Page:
Friday, May 25, 2012

Ryland, William Charles

died 9 September 1899, Auckland, New Zealand aged 63 years

We are reminded by an old Crimean veteran, Sergeant W. C. Ryland, that today is the anniversary of the fall of Sebastopol.

Sergeant Ryland, who was serving in the 14th Regiment at the time, was wounded in the trenches about Sebastopol, and subsequently received a pension. There are a number of Crimean veterans still in Auckland, who recall with interest the stirring events of over forty years ago. Queen Victoria had a reunion of a number of old Crimean soldiers, and entertained them at luncheon.
Auckland Star, Volume XXIX, Issue 213, 9 September 1898, Page 4

An old man named William Charles Ryland, 63 years of age, who has for some time kept a shooting gallery in Customs-street East, died suddenly early this morning. He was last seen alive at 10.30 p.m. yesterday at which time his assistant, James Brown, left the gallery, deceased retiring to bed in a room in front of it. He was then in his usual good health and spirits.

Brown returned this morning, and finding the gallery closed and the blinds down, supposed that his employer had gone away. As the gallery was still closed at noon the attention of the police was drawn to the matter.

Hubert Ryland, a son of the deceased, could not account for his father's absence, so he and Constable Lipscombe broke open the door. They found the body of Ryland in bed, and as it was nearly cold, concluded that death had taken place some hours before.

Dr. King was sent for, and he ascribed death to apoplexy. The matter was reported to the coroner, and an inquest will be held on Monday next. Deceased leaves a grown up son and a daughter, but had no other relatives. (By Telegraph.—Own Correspondent.)
Auckland Star, Volume XXX, Issue 214, 9 September 1899, Page 5

Ryland.- On September 9, at Auckland, W. C. Ryland, late Sergt. H.M.S. 14th Regiment, aged 63 years. Funeral leaves for Drury by 9.30 a.m. train.
Auckland Star, Volume XXX, Issue 215, 11 September 1899, Page 8

A Crimean Veteran
Fought Under Three Flags
The old Crimean veteran, William Charles Ryland, whose sudden death was referred to in Saturday's issue, held the almost unique position of having served under three flags during his career.

He started in the British service, and was wounded at the attack on Sevastopol on the 8th September, 1855. He was then a sergeant in the 14th Buckinghamshire Regt. He was invalided home on a sergeant's pension but being a born soldier he subsequently with other kindred spirits, volunteered to serve with Garibaldi in the Italian war where he rose to a warrant officer for distinguished conduct.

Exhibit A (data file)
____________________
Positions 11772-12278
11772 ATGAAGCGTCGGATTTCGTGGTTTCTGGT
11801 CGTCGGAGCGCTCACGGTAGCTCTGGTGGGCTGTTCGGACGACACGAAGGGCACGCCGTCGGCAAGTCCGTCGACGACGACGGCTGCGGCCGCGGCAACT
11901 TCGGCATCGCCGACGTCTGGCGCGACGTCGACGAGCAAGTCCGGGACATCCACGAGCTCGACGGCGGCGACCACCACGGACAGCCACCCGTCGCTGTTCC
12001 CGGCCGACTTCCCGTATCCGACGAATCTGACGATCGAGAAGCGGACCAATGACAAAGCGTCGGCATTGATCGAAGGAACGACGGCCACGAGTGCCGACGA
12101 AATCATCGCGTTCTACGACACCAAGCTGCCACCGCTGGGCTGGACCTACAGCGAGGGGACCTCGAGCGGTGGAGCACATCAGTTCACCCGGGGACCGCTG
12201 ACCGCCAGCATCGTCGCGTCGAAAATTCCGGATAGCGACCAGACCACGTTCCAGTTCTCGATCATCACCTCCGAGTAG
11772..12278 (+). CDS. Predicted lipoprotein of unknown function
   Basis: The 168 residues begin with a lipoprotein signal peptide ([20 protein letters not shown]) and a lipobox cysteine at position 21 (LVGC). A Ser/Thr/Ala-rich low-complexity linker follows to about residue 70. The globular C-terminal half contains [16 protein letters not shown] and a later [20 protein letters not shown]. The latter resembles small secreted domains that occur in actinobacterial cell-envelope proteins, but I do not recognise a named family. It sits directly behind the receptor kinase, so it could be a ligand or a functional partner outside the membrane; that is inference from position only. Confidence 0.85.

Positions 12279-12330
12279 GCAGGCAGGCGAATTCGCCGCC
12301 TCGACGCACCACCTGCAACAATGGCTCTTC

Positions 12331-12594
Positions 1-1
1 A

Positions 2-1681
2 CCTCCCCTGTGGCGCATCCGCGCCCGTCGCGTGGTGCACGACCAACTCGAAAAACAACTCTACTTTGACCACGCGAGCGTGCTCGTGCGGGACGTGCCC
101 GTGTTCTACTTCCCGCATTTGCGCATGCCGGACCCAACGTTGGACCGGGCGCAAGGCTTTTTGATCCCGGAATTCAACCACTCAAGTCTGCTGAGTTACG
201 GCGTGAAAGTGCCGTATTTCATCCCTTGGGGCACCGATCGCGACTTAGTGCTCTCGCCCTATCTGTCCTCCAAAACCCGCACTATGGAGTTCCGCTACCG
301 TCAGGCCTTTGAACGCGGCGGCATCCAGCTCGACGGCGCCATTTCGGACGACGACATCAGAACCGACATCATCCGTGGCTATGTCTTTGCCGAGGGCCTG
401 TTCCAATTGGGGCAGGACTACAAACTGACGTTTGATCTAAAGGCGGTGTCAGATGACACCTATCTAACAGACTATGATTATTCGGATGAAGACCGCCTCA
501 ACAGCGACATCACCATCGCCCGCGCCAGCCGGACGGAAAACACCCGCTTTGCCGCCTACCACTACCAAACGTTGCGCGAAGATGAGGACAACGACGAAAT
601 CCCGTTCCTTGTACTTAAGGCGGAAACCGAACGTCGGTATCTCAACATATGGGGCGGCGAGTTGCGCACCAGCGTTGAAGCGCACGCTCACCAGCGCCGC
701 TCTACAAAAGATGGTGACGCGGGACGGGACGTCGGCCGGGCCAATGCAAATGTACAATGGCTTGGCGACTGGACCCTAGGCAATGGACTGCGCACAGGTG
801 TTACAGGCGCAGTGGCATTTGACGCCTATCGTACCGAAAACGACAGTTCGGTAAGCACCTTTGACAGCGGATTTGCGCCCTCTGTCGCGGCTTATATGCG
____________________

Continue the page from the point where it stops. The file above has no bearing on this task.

On the outbreak of the American Civil War the old soldier once more volunteered his services, and fought with the Federals, rising to the rank of sergeant-major. He was at Bull's Run, Fredericksburg, and other engagements, besides taking part in Sherman's famous march "from Atlanta to the sea."

When peace once more reigned in the land Sergeant-major Ryland came to this colony in the service of Sir George Bowen. When that Governor left the colony the old soldier turned his sword into a plough share and took a farm at Maketu, which he named Gadd's Hill.

He also married and had two children, both of whom have reached the age of maturity. Two years ago Mrs Ryland died, and her husband then came into town.

The deceased made many friends, who will regret his demise, as he was kindly-natured, and naturally after such varied experiences an excellent companion.
Auckland Star, Volume XXX, Issue 215, Monday 11 September 1899, Page 2

Auckland, 10th September
William Charles Ryland, an old Colonial Force man and Crimean veteran, was found dead in his bedroom. The cause of death was apoplexy.
Evening Post, Volume LVIII, Issue 62, 11 September 1899, Page 5

Hubert Otranto Ryland to Georgina Mills Barclay reg. 1915/4780       


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